Norah O'Donnell: 'Journalism is more important than ever'

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FILE - Norah O'Donnell attends Variety's third annual "Salute to Service" celebration on Nov. 6, 2019, in New York. The CBS Evening News anchor says she's "never covered a year in my entire journalistic career like this last year." From the ongoing COVID global pandemic and George Floyd protests around the world to the contested 2020 presidential and last week's storming of the U.S. capitol by armed insurgents, O'Donnell concluded that "journalism is more important than ever." (Photo by Jason Mendez/Invision/AP, File)

NEW YORK – Norah O’Donnell has seen a lot during her career, including sexual assault in the military, the Las Vegas mass shooting, and interviews with world leaders. Yet, the CBS Evening News anchor says she’s “never covered a year in my entire journalistic career like this last year.”

From the ongoing COVID-19 global pandemic and George Floyd protests around the world to the contested 2020 presidential election and last week’s storming of the U.S. Capitol by insurgents, O’Donnell says “journalism is more important than ever.”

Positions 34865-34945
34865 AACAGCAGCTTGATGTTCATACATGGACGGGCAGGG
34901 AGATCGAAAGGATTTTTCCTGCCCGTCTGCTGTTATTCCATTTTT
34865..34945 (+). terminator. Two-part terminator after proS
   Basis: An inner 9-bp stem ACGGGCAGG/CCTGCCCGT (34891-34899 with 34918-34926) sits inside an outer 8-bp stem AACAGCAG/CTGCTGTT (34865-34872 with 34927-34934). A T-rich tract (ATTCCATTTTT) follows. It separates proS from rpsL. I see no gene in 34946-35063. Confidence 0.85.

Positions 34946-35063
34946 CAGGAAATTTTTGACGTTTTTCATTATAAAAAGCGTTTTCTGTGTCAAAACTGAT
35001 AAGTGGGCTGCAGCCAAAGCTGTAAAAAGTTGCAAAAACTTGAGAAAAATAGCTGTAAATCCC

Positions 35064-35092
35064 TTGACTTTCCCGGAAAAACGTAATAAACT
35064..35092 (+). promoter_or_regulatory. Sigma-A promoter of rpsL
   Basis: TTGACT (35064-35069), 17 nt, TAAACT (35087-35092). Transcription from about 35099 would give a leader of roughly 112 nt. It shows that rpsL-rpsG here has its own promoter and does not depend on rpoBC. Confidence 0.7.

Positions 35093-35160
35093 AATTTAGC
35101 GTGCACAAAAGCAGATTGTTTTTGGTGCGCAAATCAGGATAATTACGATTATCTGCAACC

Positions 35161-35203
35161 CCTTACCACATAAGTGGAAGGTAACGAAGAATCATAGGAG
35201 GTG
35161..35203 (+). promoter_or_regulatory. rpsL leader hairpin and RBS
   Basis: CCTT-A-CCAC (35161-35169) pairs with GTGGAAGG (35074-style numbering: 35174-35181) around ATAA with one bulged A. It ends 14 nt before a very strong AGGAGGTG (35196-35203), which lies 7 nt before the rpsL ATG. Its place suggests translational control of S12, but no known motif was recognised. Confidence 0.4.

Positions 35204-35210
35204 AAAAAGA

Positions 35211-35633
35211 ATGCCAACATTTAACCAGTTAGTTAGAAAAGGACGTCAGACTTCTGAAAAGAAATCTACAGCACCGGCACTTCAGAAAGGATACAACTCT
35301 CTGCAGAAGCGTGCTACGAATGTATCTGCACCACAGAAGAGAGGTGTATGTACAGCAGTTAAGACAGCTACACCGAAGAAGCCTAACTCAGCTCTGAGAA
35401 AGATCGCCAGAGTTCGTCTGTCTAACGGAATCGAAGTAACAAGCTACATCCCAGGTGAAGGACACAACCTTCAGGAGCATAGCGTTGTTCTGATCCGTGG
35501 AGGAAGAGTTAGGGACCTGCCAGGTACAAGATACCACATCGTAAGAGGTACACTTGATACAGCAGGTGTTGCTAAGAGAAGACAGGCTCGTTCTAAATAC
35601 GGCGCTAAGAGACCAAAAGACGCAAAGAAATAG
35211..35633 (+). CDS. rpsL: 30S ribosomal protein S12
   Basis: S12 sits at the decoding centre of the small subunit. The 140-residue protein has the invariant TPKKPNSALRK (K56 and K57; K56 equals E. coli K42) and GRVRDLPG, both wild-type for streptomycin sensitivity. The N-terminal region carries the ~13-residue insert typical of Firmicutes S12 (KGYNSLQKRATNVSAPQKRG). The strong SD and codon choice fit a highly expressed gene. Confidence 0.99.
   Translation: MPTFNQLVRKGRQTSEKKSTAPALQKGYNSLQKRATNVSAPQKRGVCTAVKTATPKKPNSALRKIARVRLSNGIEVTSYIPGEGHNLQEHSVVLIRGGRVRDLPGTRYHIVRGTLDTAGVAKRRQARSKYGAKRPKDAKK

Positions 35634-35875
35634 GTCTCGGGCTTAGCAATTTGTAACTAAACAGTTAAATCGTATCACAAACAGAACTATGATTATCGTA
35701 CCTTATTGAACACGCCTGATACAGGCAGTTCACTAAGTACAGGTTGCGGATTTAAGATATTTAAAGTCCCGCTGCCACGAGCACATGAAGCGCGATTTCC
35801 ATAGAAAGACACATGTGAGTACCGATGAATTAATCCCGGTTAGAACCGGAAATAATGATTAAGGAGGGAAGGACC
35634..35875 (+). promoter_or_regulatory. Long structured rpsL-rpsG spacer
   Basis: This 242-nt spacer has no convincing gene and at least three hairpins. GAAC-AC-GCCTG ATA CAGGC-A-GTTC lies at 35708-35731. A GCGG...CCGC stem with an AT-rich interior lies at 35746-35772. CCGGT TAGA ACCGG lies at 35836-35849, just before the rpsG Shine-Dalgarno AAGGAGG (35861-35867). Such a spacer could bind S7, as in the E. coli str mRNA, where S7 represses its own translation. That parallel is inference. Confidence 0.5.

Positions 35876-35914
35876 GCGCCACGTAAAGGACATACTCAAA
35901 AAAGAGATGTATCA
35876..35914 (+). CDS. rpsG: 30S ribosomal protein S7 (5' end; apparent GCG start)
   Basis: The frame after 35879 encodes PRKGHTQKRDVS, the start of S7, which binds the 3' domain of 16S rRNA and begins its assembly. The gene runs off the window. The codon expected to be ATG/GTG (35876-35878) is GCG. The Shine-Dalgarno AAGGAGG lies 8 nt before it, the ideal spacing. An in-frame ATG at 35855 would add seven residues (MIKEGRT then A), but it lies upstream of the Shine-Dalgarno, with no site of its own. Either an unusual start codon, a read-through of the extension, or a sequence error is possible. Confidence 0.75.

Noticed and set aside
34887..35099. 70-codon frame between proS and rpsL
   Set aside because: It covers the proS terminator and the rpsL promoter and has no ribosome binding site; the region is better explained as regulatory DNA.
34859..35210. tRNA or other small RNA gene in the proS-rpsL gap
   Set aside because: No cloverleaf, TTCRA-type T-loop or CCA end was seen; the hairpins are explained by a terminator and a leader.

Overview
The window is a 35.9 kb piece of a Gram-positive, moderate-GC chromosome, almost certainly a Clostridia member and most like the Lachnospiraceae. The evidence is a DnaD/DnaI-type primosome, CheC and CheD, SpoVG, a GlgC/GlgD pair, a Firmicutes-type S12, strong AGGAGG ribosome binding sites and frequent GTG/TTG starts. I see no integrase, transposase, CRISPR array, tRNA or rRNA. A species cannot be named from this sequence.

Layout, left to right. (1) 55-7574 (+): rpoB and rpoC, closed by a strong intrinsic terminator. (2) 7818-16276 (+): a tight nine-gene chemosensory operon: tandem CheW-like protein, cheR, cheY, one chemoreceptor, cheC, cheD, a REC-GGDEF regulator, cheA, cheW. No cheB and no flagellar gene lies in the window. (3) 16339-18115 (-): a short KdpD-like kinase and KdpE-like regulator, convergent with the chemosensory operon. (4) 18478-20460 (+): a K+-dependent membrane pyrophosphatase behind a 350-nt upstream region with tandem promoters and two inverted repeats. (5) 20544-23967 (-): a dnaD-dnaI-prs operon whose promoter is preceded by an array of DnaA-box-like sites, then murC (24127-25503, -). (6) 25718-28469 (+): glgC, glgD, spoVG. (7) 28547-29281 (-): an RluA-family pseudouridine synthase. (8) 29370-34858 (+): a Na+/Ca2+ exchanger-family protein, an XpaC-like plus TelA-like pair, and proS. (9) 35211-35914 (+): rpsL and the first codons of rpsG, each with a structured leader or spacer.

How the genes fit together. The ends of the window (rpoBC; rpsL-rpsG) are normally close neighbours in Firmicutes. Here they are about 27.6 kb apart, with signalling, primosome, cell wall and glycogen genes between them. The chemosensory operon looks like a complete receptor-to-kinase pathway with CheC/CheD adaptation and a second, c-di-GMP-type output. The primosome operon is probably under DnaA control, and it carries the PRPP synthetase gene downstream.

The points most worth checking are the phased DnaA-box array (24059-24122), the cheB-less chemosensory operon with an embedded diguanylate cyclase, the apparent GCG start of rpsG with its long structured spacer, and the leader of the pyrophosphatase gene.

“There’s a thirst for information because there’s so much going on in the world,” O’Donnell said.

The Emmy-winning anchor credits her parents, who stressed education and the power of information -- reading newspapers, magazines and watching television news -- for her career path.

“They revered the truth. And so, I think that’s probably what led me into journalism, is that I believe information is power and the truth is powerful,” she said.

But the roots go deeper as O’Donnell, featured on the PBS series, “Finding Your Roots,” was surprised to learn from host Henry Louis Gates Jr. of her great grandmother’s exploits protecting worker’s rights in a test case under a new British law after her husband was killed in a mining accident. She helped take on Scottish company Holmes Oil, and was awarded workers compensation for his death in the first decision of its kind.

“We all wonder who we are, where we came from, what were our ancestors that we didn’t know,” she said.

Recently, O’Donnell spoke to The Associated Press. Remarks have been edited for clarity and brevity.